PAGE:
Key term management is incredibly useful throughout the entire life cycle of a case, but especially at the beginning. More times than not there has been a set of terms approved by all parties to be used for locating responsive or relevant documents. Being able to know how many documents contained each term and were able to sort the documents by terms makes the review less daunting. Documents could be grouped in to subsets and batched out to particular reviewers with that have the most knowledge of a particular issue. Priority can be given to certain document which will allow development of issue and concepts at a earlier in the review. Another use would be privilege terms, this will allow priority review for privilege documents or the entire privilege review to be batched out to a specific team.
Multiple sets of terms can be set up and the results can be reviewed on the fly to assist in adjusting the terms. If additional data is added, the set can be updated to see the new total.
During the process a data field and tag group with a tag for each term is created. This allows you to see each term that a record contains in the grid view as shown below, or search for the term with the tag or smart folder utilities.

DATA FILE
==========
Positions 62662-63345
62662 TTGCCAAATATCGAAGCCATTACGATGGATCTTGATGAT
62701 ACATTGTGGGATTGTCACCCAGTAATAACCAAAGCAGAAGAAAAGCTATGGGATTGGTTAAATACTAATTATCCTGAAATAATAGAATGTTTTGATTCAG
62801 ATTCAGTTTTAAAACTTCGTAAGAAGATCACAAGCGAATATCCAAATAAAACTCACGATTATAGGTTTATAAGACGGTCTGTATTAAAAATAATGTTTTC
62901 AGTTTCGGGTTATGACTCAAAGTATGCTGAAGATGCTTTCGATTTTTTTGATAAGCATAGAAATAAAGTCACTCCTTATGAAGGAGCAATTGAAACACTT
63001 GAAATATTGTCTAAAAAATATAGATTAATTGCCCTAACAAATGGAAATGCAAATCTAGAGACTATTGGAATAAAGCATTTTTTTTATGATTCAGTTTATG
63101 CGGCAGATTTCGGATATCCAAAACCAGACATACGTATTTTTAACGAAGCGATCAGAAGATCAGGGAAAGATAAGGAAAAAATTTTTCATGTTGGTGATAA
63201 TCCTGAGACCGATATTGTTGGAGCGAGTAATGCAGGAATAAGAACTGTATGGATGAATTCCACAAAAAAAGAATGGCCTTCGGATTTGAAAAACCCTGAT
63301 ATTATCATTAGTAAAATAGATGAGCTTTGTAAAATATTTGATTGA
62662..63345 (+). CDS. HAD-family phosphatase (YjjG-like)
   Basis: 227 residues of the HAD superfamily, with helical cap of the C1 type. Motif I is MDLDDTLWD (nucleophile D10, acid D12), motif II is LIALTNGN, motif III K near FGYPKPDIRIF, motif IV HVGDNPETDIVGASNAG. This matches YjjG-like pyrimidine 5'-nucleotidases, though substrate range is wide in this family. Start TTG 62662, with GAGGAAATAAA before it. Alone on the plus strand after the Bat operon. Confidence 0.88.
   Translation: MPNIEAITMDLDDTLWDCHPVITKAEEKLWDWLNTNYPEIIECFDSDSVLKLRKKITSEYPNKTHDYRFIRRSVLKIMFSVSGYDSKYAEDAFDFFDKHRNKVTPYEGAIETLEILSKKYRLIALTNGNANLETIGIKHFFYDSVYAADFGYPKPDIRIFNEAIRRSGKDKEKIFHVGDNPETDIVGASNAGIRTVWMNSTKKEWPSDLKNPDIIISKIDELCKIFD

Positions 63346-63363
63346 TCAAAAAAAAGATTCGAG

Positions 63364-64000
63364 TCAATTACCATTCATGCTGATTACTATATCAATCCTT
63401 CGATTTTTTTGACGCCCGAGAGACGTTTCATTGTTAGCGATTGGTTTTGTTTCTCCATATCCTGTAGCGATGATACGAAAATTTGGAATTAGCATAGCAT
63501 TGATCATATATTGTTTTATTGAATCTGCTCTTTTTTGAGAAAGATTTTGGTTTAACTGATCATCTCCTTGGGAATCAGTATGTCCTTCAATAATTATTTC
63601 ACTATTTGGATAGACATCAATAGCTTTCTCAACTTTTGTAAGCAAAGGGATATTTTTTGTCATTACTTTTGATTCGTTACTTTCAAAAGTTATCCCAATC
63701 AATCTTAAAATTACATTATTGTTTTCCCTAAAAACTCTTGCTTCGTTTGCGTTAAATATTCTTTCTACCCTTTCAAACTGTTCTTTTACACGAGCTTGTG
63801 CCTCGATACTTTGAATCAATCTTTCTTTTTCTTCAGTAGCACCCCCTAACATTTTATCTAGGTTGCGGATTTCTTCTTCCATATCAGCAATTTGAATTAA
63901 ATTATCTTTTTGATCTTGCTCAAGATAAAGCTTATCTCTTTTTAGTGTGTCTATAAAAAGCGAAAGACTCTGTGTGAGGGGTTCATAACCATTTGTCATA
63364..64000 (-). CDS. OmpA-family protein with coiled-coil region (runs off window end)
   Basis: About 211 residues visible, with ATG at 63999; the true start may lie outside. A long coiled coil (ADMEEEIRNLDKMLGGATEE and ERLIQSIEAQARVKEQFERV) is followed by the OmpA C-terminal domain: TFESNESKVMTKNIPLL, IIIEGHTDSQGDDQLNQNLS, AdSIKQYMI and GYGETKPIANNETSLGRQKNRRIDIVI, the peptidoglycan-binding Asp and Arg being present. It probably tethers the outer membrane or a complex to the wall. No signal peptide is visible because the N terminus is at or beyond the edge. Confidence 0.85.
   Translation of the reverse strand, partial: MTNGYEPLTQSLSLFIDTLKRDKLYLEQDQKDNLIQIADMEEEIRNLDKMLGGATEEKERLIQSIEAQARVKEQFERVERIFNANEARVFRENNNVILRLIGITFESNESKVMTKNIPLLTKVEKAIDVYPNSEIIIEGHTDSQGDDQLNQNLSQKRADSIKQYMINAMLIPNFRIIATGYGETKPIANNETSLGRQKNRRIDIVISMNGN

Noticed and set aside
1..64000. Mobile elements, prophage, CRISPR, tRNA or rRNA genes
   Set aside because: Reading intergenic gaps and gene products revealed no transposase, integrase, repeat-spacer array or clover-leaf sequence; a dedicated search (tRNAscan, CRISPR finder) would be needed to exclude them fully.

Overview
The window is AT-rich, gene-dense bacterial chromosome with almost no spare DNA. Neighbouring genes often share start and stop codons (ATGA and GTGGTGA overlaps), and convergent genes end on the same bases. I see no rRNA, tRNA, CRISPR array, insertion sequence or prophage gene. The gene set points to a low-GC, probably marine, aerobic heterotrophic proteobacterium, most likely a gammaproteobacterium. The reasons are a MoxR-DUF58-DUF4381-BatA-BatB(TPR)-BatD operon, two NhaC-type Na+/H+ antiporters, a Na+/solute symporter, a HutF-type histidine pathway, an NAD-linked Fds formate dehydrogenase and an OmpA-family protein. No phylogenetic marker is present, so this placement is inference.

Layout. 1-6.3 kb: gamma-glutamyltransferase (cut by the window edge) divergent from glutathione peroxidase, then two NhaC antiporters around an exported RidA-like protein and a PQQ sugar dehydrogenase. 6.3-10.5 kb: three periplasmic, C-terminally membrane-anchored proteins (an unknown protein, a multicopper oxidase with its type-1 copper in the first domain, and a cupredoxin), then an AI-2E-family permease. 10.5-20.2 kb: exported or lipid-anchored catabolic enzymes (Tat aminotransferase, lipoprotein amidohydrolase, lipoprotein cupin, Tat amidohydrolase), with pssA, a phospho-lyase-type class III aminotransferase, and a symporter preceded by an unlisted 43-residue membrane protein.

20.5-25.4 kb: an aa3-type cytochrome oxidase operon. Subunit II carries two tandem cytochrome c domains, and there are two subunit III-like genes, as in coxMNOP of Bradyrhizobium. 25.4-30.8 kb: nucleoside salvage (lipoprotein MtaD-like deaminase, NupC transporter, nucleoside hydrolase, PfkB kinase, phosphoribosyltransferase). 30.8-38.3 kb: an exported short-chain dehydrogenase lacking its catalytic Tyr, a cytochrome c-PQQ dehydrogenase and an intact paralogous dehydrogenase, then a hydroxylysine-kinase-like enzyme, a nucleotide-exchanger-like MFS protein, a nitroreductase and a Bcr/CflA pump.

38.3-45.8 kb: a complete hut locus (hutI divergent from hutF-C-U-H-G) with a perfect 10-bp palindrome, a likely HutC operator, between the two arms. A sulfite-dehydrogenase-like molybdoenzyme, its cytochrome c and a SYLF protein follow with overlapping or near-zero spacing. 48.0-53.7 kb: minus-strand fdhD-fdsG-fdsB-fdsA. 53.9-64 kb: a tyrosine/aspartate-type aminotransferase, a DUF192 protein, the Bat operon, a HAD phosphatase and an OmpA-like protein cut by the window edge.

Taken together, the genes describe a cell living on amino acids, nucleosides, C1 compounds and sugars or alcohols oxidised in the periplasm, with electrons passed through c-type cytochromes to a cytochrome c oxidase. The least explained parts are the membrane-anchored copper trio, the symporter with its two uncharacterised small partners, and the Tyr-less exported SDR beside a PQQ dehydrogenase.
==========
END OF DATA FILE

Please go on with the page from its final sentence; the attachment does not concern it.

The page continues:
Once you have all your database set up, your data imported, your tags, smart folders, and key terms set up, you are ready to start reviewing documents. There are more steps and other features that nay need to be set up by the administrator, however these are the key things that the lead reviewer should understand before the review starts. Next time, we will go over simple searches, advanced searches, data filtering, actually tagging the data, updating smart folders, and coding or mass editing records.
At Express Network we use Ipro Eclipse for hosted review. Setting up the above described features in a different review tool will be very similar. We have extensive knowledge of most review platforms and assist you in preparing data and managing data in most any platform. If you have any questions please feel free to contact me at firstname.lastname@example.org